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A portfolio brings order to chaotic markets
A portfolio is your treasure map when navigating the financial markets. However, some investors overlook portfolios when starting out. So let us break down how to build, manage, and set up your portfolio for growth.
Your personality is your starting point. Here are some questions to get you started. Am I willing to risk a large amount of money for greater returns? Am I aggressive or passive when it comes to building my wealth?
Once you know your investing personality, you can use it to determine your asset allocation. There are four main asset classes. These include Equities (stocks), Fixed Income Securities (bonds), Cash and Cash equivalents, and commodities (highly liquid investments), and Property (real estate and REITs). Investors then diversify their capital across each asset class, with some receiving more or less weighting.
Passive vs. Aggressive
Investors who have a low-risk tolerance and not much time left usually construct a defensive portfolio. Consisting mainly of Fixed Income Securities and Cash and Cash equivalents. On the other hand, younger and riskier investors tend to take a more aggressive approach. In which their portfolio leans towards Equities and Property. All that is left is filling in each asset with investments.
A mixture of risk free assets such as US Treasury Bills alongside the inclusion of risky assets such as Equity can help investors achieve diversification while still maintaining optimal/required levels of growth.
The market is always evolving, which means your portfolio must as well. Because if you are not with the market, it is like going against gravity. Managing a portfolio involves reassessing the asset allocations and the investments within them.
Selling overweighted assets and buying underweighted.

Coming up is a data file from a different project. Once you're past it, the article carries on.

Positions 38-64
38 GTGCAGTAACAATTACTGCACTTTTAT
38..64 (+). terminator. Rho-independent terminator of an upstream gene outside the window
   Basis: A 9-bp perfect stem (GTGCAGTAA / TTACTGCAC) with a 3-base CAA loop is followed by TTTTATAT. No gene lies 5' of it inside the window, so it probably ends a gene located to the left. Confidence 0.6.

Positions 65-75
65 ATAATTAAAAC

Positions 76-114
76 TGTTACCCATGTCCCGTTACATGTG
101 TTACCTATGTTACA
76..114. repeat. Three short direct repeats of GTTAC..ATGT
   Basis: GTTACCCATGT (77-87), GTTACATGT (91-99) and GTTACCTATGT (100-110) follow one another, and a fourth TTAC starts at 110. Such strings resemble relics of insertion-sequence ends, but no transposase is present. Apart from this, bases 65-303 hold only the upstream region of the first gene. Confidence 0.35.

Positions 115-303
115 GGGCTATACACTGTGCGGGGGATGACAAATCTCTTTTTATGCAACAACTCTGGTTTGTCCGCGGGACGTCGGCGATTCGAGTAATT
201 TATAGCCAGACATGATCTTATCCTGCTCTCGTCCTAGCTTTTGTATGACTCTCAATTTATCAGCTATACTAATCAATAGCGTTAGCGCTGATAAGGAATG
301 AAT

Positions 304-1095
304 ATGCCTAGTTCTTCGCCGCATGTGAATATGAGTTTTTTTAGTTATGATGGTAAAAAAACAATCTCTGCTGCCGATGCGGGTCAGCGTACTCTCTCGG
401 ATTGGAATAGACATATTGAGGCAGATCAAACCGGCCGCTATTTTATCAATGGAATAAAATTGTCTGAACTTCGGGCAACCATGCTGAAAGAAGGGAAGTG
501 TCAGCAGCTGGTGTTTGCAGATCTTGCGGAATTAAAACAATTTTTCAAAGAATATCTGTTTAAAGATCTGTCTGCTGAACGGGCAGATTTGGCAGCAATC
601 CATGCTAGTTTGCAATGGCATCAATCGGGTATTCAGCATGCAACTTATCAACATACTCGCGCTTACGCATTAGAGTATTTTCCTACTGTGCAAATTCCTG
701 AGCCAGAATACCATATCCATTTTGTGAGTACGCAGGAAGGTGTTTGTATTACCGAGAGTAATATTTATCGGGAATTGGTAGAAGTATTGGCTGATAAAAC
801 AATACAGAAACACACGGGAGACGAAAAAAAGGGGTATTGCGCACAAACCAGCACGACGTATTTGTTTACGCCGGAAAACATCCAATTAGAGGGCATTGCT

Investors should look to sell overweighted assets that are becoming too risky or showing signs of growth stagnation – vice versa for underweighted assets. For example, in stocks (equities) understanding the current beta (systematic risk) can help you decide how much capital to invest in that company. A 5 Year Beta closer to 0 (example: 5Y Beta 0.44) will mean the stock is a defensive asset which aims to mitigate portfolio losses if there is a market downturn.
In the same sense, Beta’s above 1.5 generally tend to be cyclical assets that outperform the market during an upswing in the business cycle. Therefore, investors should also evaluate the current market conditions and execute changes in holdings to suit.
The overarching idea of a portfolio is to grow your capital overtime. The two keys for portfolio growth are 1) effective rebalancing and 2) continuous learning.
Rebalancing and continuous learning
Balancing your current portfolio towards the underlying market direction should protect your capital while providing growth. For example, in bearish markets gearing your portfolio towards defensive assets, like bonds and cash equivalents, should provide capital conservation and small growth. In bullish markets rebalancing your portfolio towards more aggressive assets, like equities and property, may provide greater rewards. However, continuous learning on all four asset classes is a must for long-term success. Because bulls and bears make money, but study players can trade in any market.
Understanding the theory behind a portfolio is only one piece of the puzzle. Putting the information into action is where the true investment learning takes place. Now you can 1. Build a portfolio 2. Manage it, and 3. Grow it.
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We want to remind you that YIG’s Portfolio blueprint is only for educational purposes. Our portfolio blueprint is the result of many months in planning and research. It is important to conduct your own research before committing to any financial investment. Make sure you understand our disclaimer as this information is not advice. It is our research and commentary that we love providing for free, for all generations of investors alike. If you like our content and research, be sure to follow our stock market research.